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Edmund Stewart

Assistant Professor in Ancient Greek History, Faculty of Arts

Contact

  • workRoom B5 (Office Hours: Monday 3-4, Wednesday 10-11) Humanities
    University Park
    Nottingham
    NG7 2RD
    UK
  • work+44 (0)115 95 14810

Biography

I am originally from London and I completed my first degree in Classics at the University of Edinburgh. After a brief spell in Oxford for my Masters, I began my PhD at Nottingham in 2009 on the subject of the dissemination of Greek tragedy during the fifth and fourth centuries BC, under the supervision of Patrick Finglass and Alan Sommerstein. I graduated in December 2013. I have taught Classics as a teaching associate at Warwick (2016/17), Nottingham (2012/13) and the University of Leeds (2013/14). In addition, I have taught English for Academic Purposes at the University of Lincoln and University College London. I am very pleased to now be rejoining my alma mater.

Expertise Summary

My research covers Greek social and economic history, the history of Greek drama and festival culture, Greek tragedy and Greek lyric.

Teaching Summary

I have taught modules on a wide range of subjects in the fields of both Greek and Latin languages, literature and ancient history. Modules I have developed and convened include: Greek Politics and… read more

Research Summary

I am currently developing research into ideas of work in antiquity and specifically ancient professionalism in fifth and fourth century Athens. This project aims to enhance our understanding of the… read more

Recent Publications

  • EDMUND STEWART, 2019. Ion of Chios: The case of a foreign poet in classical Sparta. Classical Quarterly. 68(2), 394-407
  • 2018. Ezekiel's Exagoge: A typical Hellenistic tragedy? Greek Roman and Byzantine Studies. 58, 223-52
  • 2018. Spartan choruses and foreign poets: an antidote to civil strife?. In: Conflict in the Peloponnese: Social, Military and Intellectual.: Proceedings of the 2nd CSPS PG and Early Career Conference Online Publication 4. The Centre for Spartan & Peloponnesian Studies. 111-32
  • STEWART, E, 2017. Greek tragedy on the move: the birth of a panhellenic art form c. 500-300 BC Oxford : Oxford University Press.

I have taught modules on a wide range of subjects in the fields of both Greek and Latin languages, literature and ancient history. Modules I have developed and convened include: Greek Politics and the Economy, Greek Religion, Greek Tyrants, Women in the Greek World, Wine and Song: Greek Lyric, Greek Tragedy: Orestes on stage in classical Athens, and Interpreting Ancient Literature.

I would be interested in supervising postgraduate dissertations on any subject within the fields of Greek political, economic and social history (especially on professionalism and work or festivals and festival culture), Greek drama and Greek lyric.

I will be on research leave during the whole academic year of 2019/20.

PhD Students:

Jason Porter: Slavery and Strategies of Slave Owning in Classical Athens

Malcolm Belfield: Tragic Tetralogies

Current Research

I am currently developing research into ideas of work in antiquity and specifically ancient professionalism in fifth and fourth century Athens. This project aims to enhance our understanding of the social and economic pressures affecting professionals and thus provide a new perspective from which to interpret the texts and material culture they produced. The impact of skill (techne) on the ancient city has received relatively little attention, yet professionals (such as poets, seers, sculptors, bankers or doctors) formed an important social category within the ancient city and the overall labour market. This research aims to reveal a neglected social category in the ancient city, the professional class, as well as to better understand the workings of the ancient labour market.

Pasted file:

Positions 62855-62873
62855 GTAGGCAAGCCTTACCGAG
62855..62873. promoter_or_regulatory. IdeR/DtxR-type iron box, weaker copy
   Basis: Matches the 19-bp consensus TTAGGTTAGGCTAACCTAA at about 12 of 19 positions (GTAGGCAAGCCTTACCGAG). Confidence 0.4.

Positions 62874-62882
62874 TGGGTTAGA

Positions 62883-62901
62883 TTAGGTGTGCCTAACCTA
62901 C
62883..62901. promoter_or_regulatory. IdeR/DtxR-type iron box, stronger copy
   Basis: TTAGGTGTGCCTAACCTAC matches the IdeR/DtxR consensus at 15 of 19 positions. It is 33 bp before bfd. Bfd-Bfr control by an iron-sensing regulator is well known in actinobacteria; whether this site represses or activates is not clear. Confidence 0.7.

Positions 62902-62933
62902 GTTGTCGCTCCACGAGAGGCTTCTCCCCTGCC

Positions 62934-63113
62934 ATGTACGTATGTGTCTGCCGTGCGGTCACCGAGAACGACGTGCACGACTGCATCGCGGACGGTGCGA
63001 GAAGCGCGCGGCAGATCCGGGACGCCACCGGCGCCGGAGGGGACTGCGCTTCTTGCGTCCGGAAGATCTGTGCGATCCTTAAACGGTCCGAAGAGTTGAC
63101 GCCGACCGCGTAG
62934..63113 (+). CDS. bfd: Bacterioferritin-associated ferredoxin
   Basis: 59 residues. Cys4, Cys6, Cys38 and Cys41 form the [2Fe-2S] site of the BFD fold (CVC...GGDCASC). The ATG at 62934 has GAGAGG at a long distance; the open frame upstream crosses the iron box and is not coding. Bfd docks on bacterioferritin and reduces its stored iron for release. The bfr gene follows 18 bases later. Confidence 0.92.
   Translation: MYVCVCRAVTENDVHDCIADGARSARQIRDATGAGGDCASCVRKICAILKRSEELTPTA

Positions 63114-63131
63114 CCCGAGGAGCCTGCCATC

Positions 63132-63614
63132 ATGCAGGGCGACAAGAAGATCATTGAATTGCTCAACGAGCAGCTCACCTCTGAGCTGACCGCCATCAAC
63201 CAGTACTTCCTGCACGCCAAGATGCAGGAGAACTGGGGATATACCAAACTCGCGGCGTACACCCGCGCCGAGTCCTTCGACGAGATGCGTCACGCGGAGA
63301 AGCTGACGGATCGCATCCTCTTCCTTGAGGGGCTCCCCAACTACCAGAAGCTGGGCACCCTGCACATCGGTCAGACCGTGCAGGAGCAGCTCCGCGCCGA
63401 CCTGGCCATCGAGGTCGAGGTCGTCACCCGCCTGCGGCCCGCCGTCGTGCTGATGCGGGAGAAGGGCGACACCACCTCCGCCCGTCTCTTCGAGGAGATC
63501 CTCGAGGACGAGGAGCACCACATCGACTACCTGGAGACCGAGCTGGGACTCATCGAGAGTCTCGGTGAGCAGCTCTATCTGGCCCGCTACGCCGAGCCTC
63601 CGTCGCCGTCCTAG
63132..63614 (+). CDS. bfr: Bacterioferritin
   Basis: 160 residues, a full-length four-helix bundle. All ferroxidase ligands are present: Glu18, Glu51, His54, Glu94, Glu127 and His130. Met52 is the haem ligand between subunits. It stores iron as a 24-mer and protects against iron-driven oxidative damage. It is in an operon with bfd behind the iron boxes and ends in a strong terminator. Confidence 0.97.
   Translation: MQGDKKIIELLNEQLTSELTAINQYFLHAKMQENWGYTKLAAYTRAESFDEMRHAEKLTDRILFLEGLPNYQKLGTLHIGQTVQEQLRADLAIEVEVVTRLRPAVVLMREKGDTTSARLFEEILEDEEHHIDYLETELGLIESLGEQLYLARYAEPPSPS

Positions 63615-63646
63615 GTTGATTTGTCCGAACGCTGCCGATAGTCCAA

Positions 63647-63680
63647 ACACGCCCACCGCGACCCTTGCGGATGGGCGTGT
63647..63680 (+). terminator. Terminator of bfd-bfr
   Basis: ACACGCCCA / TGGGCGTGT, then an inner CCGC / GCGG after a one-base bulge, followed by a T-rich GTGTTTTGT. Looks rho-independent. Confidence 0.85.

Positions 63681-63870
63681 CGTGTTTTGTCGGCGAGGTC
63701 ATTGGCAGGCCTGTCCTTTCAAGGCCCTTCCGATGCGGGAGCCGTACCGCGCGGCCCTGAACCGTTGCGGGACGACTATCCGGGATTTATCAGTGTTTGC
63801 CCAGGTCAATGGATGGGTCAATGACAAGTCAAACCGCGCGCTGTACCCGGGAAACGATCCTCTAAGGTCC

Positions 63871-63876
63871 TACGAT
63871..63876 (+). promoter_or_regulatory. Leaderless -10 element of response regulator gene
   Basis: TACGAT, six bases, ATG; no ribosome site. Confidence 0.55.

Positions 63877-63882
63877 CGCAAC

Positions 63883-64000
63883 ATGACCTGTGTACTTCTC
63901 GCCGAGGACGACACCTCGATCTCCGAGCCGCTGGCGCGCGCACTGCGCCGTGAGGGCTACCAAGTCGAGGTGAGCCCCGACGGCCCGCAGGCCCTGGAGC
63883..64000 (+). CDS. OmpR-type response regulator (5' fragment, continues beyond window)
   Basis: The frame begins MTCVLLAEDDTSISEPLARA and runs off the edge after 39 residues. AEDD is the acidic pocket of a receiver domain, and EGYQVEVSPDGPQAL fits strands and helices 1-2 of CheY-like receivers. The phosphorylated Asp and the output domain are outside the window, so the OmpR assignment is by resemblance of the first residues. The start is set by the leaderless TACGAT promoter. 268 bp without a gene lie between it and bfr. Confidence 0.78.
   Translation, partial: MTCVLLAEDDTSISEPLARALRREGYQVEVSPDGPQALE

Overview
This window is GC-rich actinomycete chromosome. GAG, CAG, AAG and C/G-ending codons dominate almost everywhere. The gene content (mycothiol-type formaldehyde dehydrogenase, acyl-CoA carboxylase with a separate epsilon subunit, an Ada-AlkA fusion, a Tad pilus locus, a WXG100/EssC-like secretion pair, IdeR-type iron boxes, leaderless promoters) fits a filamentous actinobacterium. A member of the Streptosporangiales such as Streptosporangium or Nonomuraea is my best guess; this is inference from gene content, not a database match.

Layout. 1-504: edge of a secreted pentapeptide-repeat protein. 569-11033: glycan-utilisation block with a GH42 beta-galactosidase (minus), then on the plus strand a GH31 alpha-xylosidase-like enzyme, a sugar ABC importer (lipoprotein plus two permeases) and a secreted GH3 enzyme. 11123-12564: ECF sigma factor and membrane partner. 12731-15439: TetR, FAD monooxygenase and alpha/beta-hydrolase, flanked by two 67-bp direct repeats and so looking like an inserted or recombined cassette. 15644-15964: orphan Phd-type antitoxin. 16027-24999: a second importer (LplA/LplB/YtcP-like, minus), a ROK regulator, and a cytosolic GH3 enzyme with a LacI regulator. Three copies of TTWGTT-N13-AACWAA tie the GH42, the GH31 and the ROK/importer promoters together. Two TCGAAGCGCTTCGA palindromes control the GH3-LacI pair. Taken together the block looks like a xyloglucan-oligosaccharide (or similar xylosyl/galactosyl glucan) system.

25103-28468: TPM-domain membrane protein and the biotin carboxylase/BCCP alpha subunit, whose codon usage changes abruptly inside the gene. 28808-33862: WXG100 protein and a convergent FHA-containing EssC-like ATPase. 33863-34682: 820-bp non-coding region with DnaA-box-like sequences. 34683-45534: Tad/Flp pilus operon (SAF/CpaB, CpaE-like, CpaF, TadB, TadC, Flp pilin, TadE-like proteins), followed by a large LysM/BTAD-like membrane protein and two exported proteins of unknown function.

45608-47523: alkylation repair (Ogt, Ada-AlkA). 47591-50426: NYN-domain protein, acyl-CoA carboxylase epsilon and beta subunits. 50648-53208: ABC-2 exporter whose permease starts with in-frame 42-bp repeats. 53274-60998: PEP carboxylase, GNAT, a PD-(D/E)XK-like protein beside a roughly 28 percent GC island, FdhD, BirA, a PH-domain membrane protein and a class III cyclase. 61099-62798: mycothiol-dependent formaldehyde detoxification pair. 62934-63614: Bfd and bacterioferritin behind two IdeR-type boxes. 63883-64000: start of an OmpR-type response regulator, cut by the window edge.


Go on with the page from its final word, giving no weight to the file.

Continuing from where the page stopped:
I organized an international conference held at Nottingham in June 2016 entitled 'Skilled Labour and Professionalism in Ancient Greece and Rome'. An edited volume based on the proceedings of that conference is currently forthcoming with Cambridge University Press.

Past Research

The findings of my doctoral research were published by Oxford University Press in 2017 as a monograph entitled

  • EDMUND STEWART, 2019. Ion of Chios: The case of a foreign poet in classical Sparta. Classical Quarterly. 68(2), 394-407
  • 2018. Ezekiel's Exagoge: A typical Hellenistic tragedy? Greek Roman and Byzantine Studies. 58, 223-52
  • 2018. Spartan choruses and foreign poets: an antidote to civil strife?. In: Conflict in the Peloponnese: Social, Military and Intellectual.: Proceedings of the 2nd CSPS PG and Early Career Conference Online Publication 4. The Centre for Spartan & Peloponnesian Studies. 111-32
  • STEWART, E, 2017. Greek tragedy on the move: the birth of a panhellenic art form c. 500-300 BC Oxford : Oxford University Press.
  • EDMUND STEWART, 2016. An ancient theatre dynastry: The elder Carcinus, the young Xenocles and the sons of Carcinus in Aristophanes Philologus. 160, 1-18
  • EDMUND STEWART, 2016. Professionalism and the poetic persona in archaic Greece Cambridge Classical Journal. 62, 200-223
  • EDMUND STEWART, 2014. Professionalism in Ancient Athletics Nikephoros: Journal of Sports and Culture in Antiquity. 27, 273-93
  • EDMUND STEWART, Tragedy and tyranny: Euripides, Archelaus of Macedon and popular patronage. In: SIAN LEWIS, ed., Tyranny: New Contexts Presses Universitaires de Franche ComtĂ©. (In Press.)
  • EDMUND STEWART, EDWARD HARRIS and DAVID LEWIS, eds., Skilled Labour and Professionalism in Ancient Greece and Rome Cambridge University Press. (In Press.)

Department of Classics and Archaeology

University of Nottingham
University Park
Nottingham, NG7 2RD

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